Abruzzo’s regional capital L’Aquila, suffered a major earthquake, a few hours past midnight on April 6, 2009 and with a devastating force caused major destruction in L’Aquila and surrounding communities. The loss of lives exceeded 300 people and included many with relatives in California.
The Federated Italo-Americans of Southern California immediately created a committee to organize fundraisers on behalf of L’Aquila earthquake victims, with Bartolomeo Inglese as chairman within weeks, with a diversity of individuals, families and organizations donating music, food and funds nearly a hundred grand was raised.
In Northern California, Lorenzo Scarpone president of Villa Italia Gourmet (210 Littlefield Rd. So. San Francisco, CA. 94080, tel. 650.873.6060) a pioneer Slow Food activist, quickly set up a website, “Sustain Abruzzo”, so that beyond the initial financial assistance a market place could be created to help small agricultural producers find a market for their products long after the earthquake dust had settled.
There are hundreds of small farmers, shepherds, artisans and producers of honey and preserves who work in small village scattered in the high mountains of Abruzzi who still need more buyers for their products. The earthquake dust has settled, but the need for a market place for the small producers of Abruzzi is still great. I urge all of you with friends or relatives in the food business to get the word out.
I did and you can start, by going to www.sustainabruzzo. com. Here are a few producers: Azienda Agricola Galano Enzo A dairy farm that produces mozzarella and cheese in Fossa, Aquila. Collevernesco Honey Producer in S. Elia, Aquila www.dolceabruzzo.it Dolci Aveja Sweets and Local Liqueurs in Ocre, Aquila www.dolciaveja.it Fratelli Nurzia Torrone (Nougat) and sweets in, Aquila www.torronenurzia.it Elodia nel Parco-Ursini Traditional Aquiline sauces in Camarda, Aquila Ugo De Paulis S.A.S Salumi producer in Paganica, Aquila Gentile Vini Wine Producer in Ofena.
Joe Pace, owner of Joe Pace & Sons in Massachusetts, heard about “Sustain Abruzzo” from my godson, Anthony Cannistraci, who gave him a list of small producers to check out. Joe followed through and on a recent trip to Italy with his friends, left the local economy in a better state than they found it with more benefits to come; like establishing an exchange program with the Villa Santa Maria Cooking School (Chieti Abruzzo), funding the construction of an Italian Cultural Center in the Medieval town of Goriano Sicoli, with his friends Filippo Frataroli of Filippo Ristorante, Domenic Susi of Sulmona Meat markets and Michael Abruzzese of Roman ironworks hosting young students from Abruzzo, in Boston so they can enroll in English courses and practice their newly acquired skills as temp Pace Business employees, hosting chefs from the Abruzzo region in his new restaurant, named after his mother, Rosaria’s in Saugus, Massachusetts and of course ordering products from producers of Italian specialties, for his food stores and restaurant in America, at 42 Cross St., 72 Blossom St. and 1 Park Lane in Boston, Massachusetts and 190 Main St, his J. Pace & Son flagship store in Saugus, Massachusetts.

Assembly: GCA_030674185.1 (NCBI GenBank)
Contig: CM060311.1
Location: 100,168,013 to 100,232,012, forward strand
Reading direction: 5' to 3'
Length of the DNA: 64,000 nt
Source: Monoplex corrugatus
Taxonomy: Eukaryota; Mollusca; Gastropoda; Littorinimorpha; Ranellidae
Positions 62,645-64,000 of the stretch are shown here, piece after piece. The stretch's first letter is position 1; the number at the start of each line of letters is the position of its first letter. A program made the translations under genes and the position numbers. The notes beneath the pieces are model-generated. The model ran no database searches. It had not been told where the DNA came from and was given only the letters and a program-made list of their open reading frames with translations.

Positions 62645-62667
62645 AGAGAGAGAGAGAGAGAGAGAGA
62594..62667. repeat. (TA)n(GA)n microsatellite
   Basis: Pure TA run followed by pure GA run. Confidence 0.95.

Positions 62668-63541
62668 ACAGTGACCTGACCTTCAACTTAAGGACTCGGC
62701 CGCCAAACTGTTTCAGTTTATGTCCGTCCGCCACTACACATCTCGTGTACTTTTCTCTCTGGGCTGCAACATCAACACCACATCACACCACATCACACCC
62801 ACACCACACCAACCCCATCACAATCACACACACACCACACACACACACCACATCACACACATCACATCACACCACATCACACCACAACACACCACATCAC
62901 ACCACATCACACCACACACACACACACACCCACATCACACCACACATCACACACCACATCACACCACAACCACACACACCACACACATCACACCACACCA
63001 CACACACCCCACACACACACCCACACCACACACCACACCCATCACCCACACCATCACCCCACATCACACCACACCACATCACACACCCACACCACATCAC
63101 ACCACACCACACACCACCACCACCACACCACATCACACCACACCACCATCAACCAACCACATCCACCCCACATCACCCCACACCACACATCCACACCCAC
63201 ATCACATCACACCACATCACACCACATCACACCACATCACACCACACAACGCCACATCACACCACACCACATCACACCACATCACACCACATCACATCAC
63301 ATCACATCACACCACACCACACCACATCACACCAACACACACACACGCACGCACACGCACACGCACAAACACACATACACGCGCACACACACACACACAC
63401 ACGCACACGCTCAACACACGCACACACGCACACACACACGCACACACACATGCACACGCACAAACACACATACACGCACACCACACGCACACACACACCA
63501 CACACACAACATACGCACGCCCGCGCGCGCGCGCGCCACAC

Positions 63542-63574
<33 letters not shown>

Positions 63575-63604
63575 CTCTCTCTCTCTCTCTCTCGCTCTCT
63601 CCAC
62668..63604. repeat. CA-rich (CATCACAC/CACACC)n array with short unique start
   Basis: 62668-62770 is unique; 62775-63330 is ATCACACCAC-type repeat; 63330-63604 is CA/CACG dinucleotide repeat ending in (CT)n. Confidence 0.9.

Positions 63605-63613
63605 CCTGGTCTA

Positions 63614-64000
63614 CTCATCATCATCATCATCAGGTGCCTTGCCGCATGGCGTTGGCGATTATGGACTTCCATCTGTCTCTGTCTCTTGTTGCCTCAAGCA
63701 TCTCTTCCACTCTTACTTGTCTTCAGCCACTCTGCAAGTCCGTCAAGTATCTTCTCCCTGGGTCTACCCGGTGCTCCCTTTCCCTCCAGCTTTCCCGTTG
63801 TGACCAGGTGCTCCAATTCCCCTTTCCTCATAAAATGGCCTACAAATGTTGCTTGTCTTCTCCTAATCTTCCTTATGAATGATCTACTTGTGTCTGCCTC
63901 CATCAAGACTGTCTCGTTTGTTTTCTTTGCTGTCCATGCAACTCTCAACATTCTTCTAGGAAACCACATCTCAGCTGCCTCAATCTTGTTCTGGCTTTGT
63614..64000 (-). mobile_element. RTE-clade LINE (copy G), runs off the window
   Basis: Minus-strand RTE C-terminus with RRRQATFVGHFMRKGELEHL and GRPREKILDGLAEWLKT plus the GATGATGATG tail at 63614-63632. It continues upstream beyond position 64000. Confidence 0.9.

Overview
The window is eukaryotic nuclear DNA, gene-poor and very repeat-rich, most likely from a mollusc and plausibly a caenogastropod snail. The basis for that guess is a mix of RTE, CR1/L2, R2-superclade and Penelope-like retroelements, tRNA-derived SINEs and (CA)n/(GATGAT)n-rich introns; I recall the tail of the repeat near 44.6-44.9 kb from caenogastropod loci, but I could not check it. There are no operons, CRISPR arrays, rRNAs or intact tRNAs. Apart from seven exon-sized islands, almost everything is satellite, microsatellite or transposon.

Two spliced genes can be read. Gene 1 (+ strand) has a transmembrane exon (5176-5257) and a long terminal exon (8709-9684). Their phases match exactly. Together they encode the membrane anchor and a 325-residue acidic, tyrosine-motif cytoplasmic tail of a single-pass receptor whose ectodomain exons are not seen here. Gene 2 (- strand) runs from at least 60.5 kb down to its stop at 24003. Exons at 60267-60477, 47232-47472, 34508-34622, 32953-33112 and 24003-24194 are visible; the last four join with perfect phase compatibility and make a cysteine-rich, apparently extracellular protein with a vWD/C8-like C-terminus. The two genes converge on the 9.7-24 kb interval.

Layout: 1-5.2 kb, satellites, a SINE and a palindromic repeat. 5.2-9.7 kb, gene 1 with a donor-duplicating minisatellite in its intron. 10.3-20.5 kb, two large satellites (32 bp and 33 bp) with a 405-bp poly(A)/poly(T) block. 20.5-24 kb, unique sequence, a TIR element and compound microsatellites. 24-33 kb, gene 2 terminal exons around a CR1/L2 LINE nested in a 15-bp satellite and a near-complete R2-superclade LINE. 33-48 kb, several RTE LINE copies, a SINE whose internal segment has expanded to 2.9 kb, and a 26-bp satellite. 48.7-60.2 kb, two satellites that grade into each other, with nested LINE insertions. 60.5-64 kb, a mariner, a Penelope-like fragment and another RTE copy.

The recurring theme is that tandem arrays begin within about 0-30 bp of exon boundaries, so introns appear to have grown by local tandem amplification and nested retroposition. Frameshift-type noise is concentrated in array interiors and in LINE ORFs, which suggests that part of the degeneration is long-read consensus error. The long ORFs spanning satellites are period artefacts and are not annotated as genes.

Joe Pace, now 65, was born in the small town of Orsogna, in the Abruzzo region and came to America at the age of 9. As was typical during that time, half the family would migrate first and later the remaining family members would come. So, first, Nicolò and his daughter, Maria, came to America and a year later mother Rosaria and son, Joe, arrived. Nicolò and Rosaria established themselves in America working hard to first establish the neighborhood Italian “Groceria”.
Old timers still remember when Joe’s father Nicolò Pace opened a small “Groceria” in Boston’s historic North End back in the 1960’s.
Although many things have changed since then, some things haven’t.
People still appreciate a quality selection of fresh meat, bread, cheese, produce and desserts, made and sold with a personal touch. And people still love the traditional ingredients, those specialty items that only Italian markets and restaurants sell. Now following in Nicolò’s footsteps, his son, Joe, and grandson, Joe Jr. still invite customers to capture the taste of Italy at J. Pace & Son, in five locations. In the greater Boston area J. Pace & Son is becoming the only specialty food operation, among all the competition, that focuses on an “Italian Groceria” with produce meat market, bakery, dine-in and/or take-out, catering, gift baskets, prepared foods, and now Rosaria’s, a new restaurant and Function Facility all under one roof at (J. Pace & Son, 190 Main Street, Saugus, MA 01906 (781.231.9599).
Joe also promises to stock an “abbondanza” of new products from Abruzzo, like sugared almond floral arrangements from Confetti Pelino & Bomboniera (Sulmona), Il Feuduccio Abruzzo Wines (Chieti Abruzzo), Fratelli Nurza Torrone (Aquila) and much more since Joe’s friend, Filippo Fratarolli of Filippo’s Ristorante maintains a residence in Sulmona and is personally following up on “Sustain Abruzzo” producers.